Park — Kiel, Germany, and Designa

Designa CEO Thomas Waibel met me at my hotel and we caravaned the two miles to Designa Headquarters. It, too, is impressive.  The factory sits on a large campus, is ultra modern, although Thomas talks about his headquarters building as ‘old’ and the adjacent one the company just purchased for expansion as ‘new.’  I got the feeling that it was the difference between being 20 years old and 10 years old.

The “old” building is in the background. I was told that I didn’t need a ticket to get out of the parking lot, as there was a ‘truck’ entrance nearby with no gates. They use these for testing.

Thomas is an interesting man. He lives in Austria and commutes to Kiel, about 800 miles.  He noted that he spent a lot of time on the road visiting his direct and partner sales operations around the world. “I spend very little time in the office. If I’m here, I am walking around, talking to people and learning what is going on. I do the same on the road.”

He came to Designa, or too its larger Austrian holding company, as a business consultant and recommended that Designa be reorganized. He stayed on to do the job and the rest is history. As we walked around his plant, he told me that they were shipping about 1000 lanes of parking a year world wide. He has 350 employees here in Kiel and in Designa locations throughout Europe, and in Australia, Africa and North America.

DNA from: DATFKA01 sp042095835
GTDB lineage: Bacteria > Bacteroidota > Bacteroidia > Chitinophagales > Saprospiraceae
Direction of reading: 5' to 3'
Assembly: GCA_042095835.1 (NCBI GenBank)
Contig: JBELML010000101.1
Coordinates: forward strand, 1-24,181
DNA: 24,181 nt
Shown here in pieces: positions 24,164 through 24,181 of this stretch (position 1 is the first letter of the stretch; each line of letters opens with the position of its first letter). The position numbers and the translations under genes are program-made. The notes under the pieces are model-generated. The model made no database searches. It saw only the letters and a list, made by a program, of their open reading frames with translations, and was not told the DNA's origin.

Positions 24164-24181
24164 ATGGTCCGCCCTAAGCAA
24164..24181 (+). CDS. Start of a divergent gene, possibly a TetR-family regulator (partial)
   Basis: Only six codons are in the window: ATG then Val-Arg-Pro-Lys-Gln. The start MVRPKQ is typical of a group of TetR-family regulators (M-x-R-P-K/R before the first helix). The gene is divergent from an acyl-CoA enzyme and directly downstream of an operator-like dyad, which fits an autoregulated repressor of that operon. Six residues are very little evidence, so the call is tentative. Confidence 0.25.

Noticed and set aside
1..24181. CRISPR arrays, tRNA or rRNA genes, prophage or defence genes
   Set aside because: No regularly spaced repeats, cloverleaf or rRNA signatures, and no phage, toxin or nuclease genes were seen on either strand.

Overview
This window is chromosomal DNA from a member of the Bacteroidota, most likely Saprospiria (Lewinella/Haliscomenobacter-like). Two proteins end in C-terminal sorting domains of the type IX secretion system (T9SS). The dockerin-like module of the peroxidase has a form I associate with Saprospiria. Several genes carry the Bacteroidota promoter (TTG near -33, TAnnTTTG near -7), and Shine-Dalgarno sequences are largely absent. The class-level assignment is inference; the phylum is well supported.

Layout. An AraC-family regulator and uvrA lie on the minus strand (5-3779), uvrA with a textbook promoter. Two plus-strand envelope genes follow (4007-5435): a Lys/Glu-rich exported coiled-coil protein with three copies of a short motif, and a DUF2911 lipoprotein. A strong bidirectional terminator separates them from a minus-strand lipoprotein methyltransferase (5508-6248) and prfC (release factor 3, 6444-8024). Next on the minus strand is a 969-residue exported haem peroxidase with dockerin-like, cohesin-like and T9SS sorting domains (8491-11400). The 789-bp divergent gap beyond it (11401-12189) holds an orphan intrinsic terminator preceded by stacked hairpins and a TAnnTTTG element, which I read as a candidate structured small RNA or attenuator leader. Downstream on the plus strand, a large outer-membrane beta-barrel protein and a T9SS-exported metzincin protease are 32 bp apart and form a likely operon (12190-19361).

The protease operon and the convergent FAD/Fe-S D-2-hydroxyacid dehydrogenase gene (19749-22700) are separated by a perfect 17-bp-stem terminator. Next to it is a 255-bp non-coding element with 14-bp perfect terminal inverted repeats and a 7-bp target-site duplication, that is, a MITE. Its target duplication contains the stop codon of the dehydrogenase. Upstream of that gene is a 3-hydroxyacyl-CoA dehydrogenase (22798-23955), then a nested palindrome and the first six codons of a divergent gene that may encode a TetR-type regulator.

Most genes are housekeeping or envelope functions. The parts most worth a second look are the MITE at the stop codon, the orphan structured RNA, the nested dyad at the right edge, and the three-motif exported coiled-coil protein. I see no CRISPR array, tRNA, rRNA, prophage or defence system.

Thomas told me that the important thing in PARCS is the ‘system,’ not the individual components. He stressed that the components have to work, so that the system can collect the data they generate. “Parking is in the clouds,” he said. “Designa provides cloud based support for hundreds of car parks throughout Europe. Owners and operators can retrieve information about their facilities by smart phone, or on their laptops from anywhere there is an internet connection. If we need to fix a problem, we can do it from here.”

Waibel noted that while some components of his systems are purchased from suppliers,  critical parts are manufactured in Kiel. “The dispenser mechanism is extremely important and complex. If it fails the entire systems fails. We assemble and test it here so we can control the quality. It makes a difference.”

I met with Thomas and his Marketing Director Nadine Lubbe. We discussed the North American market and how they wished to approach it. “Its not an easy place to enter,” noted Nadine. “You have to be committed, and we are.”

She, as did Sigune at Scheidt and Bachmann, noted the European commitment to Trade Shows but also expressed interest in promoting their unique installations worldwide thought other media.

Thomas’ wonderful assistant, Gabriella Brille, found me a hotel for my next stop, and I was off to Berlin.

JVH

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